“Those who do not recover are people who cannot or will not completely give themselves to this simple program, usually men and women who are constitutionally incapable of being honest with themselves. There are such unfortunates…They are naturally incapable of grasping and developing a manner of living which demands rigorous honesty.” (p. 58)

“If you have decided you want what we have and are willing to go to any length to get it – then you are ready to take certain steps.

“At some of these we balked. We thought we could find an easier, softer way. But we could not….” (p. 58)

“Half measures availed us nothing.” (p. 59)

“Here are the steps we took, which are suggested as a program of recovery.” (p. 59)

It then lists the 12 Steps.

And this gives me hope as well:

“Many of us exclaimed, ‘What an order! I can’t go through with it.’ Do not be discouraged. No one among us has been able to maintain anything like per­fect adherence to these principles. We are not saints. The point is, that we are willing to grow along spiritual lines. The principles we have set down are guides to progress. We claim spiritual progress rather than spiritual perfection.” (p. 60, bold added)

It seems pretty straightforward. Progress, not perfection. But doing nothing, to me, isn’t progress…

Some of the Reasons I Might Not Work the Steps

In an effort to try to be honest and clear my mind, I put together a list of potential reasons I may not work the Steps on a consistent basis.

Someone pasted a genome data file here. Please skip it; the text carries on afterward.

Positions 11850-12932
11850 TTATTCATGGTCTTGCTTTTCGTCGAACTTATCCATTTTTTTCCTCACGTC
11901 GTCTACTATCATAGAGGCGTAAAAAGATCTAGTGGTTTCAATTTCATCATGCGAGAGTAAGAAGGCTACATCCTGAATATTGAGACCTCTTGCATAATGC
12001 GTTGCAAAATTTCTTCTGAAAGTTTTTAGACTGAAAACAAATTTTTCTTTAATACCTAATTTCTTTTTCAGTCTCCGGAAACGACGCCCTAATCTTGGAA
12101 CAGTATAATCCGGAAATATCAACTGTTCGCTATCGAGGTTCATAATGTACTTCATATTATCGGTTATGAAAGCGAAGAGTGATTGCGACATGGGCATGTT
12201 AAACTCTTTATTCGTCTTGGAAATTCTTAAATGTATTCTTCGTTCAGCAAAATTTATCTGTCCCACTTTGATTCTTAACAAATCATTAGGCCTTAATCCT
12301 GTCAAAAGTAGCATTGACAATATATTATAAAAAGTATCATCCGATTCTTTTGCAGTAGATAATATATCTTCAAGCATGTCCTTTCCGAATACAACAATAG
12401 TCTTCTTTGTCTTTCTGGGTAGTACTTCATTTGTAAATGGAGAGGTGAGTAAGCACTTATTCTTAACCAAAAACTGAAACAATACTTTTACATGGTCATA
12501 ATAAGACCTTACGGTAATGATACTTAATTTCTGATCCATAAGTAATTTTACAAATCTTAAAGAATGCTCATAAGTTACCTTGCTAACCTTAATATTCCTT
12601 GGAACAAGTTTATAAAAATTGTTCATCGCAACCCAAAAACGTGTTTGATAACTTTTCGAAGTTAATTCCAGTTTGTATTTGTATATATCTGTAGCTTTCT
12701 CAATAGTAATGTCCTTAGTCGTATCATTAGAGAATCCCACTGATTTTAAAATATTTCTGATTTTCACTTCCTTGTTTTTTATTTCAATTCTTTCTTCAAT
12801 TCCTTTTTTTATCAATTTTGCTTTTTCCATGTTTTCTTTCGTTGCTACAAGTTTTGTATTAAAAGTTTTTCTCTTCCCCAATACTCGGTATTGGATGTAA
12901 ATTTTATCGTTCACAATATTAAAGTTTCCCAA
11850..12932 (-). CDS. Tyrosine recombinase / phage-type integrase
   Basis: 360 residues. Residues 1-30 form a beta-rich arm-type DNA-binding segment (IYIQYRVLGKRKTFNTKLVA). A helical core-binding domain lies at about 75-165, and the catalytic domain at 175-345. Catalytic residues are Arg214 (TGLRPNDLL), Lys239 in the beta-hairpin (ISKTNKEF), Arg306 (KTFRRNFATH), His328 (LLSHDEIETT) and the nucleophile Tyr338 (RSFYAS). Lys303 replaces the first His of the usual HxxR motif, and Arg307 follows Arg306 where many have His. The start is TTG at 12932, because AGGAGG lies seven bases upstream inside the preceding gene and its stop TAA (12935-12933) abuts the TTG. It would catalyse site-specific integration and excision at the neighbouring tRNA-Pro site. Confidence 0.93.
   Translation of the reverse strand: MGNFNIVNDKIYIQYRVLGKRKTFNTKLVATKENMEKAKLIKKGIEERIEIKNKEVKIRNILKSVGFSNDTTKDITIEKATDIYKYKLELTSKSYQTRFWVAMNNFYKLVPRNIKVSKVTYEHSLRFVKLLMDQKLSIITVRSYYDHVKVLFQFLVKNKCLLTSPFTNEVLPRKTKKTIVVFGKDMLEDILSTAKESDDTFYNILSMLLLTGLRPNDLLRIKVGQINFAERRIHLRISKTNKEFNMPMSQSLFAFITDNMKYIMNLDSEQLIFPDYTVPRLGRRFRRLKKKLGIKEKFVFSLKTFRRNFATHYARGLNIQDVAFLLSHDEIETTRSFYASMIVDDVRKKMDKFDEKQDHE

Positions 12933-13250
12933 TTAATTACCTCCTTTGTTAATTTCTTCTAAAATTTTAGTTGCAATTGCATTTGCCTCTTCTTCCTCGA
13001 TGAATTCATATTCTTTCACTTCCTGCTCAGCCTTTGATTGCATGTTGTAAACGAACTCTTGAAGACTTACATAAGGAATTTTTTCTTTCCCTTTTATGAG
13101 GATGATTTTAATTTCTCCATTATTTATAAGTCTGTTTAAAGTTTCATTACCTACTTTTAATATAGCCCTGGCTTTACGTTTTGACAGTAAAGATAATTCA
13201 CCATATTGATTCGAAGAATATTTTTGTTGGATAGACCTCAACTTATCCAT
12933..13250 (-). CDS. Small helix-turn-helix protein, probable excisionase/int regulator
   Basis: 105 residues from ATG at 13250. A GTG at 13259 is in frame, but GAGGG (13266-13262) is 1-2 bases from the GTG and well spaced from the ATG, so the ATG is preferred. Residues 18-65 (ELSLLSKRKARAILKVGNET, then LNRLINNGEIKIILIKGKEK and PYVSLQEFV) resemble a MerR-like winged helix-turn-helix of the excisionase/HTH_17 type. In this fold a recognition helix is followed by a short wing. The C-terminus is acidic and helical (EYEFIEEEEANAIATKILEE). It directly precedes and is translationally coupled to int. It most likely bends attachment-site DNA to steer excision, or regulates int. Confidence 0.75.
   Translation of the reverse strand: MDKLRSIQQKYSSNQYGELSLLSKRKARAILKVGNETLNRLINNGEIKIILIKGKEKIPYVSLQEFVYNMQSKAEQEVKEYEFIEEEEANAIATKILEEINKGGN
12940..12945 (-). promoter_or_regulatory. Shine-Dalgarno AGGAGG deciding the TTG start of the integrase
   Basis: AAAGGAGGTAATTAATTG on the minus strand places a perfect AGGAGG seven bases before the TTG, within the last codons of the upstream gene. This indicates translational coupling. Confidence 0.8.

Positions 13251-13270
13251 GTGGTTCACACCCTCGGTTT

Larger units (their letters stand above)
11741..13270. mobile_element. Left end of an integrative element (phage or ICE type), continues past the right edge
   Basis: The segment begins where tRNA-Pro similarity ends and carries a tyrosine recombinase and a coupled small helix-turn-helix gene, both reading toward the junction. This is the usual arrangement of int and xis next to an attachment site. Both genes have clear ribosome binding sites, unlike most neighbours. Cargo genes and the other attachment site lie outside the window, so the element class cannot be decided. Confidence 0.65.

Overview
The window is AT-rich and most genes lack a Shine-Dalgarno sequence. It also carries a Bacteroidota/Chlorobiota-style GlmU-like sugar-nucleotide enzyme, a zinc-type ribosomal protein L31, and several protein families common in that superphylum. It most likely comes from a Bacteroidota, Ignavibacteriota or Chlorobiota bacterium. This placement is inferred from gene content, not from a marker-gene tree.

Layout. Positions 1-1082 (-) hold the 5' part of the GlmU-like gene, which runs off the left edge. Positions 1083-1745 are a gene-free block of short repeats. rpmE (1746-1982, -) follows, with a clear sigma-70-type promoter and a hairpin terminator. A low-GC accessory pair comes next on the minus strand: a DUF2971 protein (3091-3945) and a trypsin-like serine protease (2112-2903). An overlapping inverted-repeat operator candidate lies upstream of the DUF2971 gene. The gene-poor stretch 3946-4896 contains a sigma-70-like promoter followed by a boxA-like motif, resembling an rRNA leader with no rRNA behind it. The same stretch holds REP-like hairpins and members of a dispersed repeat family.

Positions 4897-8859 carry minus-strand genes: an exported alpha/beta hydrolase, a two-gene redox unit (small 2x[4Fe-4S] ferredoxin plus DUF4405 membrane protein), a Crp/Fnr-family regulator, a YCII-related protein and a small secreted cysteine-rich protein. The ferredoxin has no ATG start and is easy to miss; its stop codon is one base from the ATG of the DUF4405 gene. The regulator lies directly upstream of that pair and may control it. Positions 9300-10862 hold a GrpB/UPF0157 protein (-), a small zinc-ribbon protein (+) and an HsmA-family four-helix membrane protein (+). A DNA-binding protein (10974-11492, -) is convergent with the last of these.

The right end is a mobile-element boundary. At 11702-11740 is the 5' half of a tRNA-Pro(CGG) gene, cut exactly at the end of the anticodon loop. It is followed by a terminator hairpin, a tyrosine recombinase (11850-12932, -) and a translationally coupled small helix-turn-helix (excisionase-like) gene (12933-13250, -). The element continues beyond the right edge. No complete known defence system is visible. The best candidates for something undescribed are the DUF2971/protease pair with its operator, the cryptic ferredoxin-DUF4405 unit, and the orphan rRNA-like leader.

Out of curiosity, I turned it into a survey that I’d love for you to fill out as well. You can remain anonymous, put in an email like none@gmail.com, but I’d appreciate your honest feedback.

The hope is that, together, we can figure out the barriers we’re not willing to let go of and give them up to our Higher Power.

The hope is that, by doing this, working the Steps will become something we really can’t live without.

I look forward to your feedback and thoughts.

12 thoughts on “Why Don’t I Work the Steps?”

  1. I have made a commitment to work the steps continually. For me it’s a non issue, I have to work the steps everyday. I don’t need to be perfect with my step work or spend a month on a step. If I am remembering correctly Bill Was acculy on the 4th step on his second night, (I’m not sure if that’s​ 100% accurate or not but it as within the first week). For me the steps are everything, even though relapse. They’ve helped me to stay out of the shame spiral after relapse. I’m​ going to be working the steps for the rest of my life so I don’t need to and shouldn’t get hung up on anything for too long because I’ll get another chance to work that step again. I’ll never get it perfect the first, second, third or even forth time, that’s why I keep working it. I just need to be honest and thorough and most importantly keep moving forward. I have a spiritual problem and the Big Book says that I can find the solution to that problem by working the steps. I personally haven’t found my exact spiritual solution but I’m on my way. I heard a great quote from an AA speaker that says, “I am a spiritual being having a human experience”. I find this to be very true. I have to work the steps daily to even have a chance at getting freedom one day.

    1. Thanks for the comment Devin. One question I have: If I’m working the steps with an open heart and with a desire to truly connect with my Higher Power, is relapse still even a possibility?